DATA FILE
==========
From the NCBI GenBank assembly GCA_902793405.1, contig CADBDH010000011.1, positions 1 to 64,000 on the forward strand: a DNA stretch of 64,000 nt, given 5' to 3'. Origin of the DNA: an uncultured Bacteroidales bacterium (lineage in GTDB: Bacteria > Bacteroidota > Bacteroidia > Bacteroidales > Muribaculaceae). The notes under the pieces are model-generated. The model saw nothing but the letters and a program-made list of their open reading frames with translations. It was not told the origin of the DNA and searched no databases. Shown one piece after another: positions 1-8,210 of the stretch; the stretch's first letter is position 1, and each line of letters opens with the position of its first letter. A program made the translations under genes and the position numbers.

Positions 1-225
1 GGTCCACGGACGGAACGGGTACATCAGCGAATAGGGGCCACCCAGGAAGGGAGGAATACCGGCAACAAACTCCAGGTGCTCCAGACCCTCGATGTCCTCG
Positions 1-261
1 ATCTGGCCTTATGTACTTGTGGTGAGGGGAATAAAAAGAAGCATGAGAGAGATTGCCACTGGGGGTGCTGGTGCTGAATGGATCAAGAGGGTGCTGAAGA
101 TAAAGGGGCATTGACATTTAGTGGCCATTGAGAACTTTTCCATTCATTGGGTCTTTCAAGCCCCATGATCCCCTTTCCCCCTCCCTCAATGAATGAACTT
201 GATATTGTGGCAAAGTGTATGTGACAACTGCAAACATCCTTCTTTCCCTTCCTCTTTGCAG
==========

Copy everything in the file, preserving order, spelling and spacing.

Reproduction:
From the NCBI GenBank assembly GCA_902793405.1, contig CADBDH010000011.1, positions 1 to 64,000 on the forward strand: a DNA stretch of 64,000 nt, given 5' to 3'. Origin of the DNA: an uncultured Bacteroidales bacterium (lineage in GTDB: Bacteria > Bacteroidota > Bacteroidia > Bacteroidales > Muribaculaceae). The notes under the pieces are model-generated. The model saw nothing but the letters and a program-made list of their open reading frames with translations. It was not told the origin of the DNA and searched no databases. Shown one piece after another: positions 1-8,210 of the stretch; the stretch's first letter is position 1, and each line of letters opens with the position of its first letter. A program made the translations under genes and the position numbers.

Positions 1-225
1 GGTCCACGGACGGAACGGGTACATCAGCGAATAGGGGCCACCCAGGAAGGGAGGAATACCGGCAACAAACTCCAGGTGCTCCAGACCCTCGATGTCCTCG
Positions 1-261
1 ATCTGGCCTTATGTACTTGTGGTGAGGGGAATAAAAAGAAGCATGAGAGAGATTGCCACTGGGGGTGCTGGTGCTGAATGGATCAAGAGGGTGCTGAAGA
101 TAAAGGGGCATTGACATTTAGTGGCCATTGAGAACTTTTCCATTCATTGGGTCTTTCAAGCCCCATGATCCCCTTTCCCCCTCCCTCAATGAATGAACTT
201 GATATTGTGGCAAAGTGTATGTGACAACTGCAAACATCCTTCTTTCCCTTCCTCTTTGCAG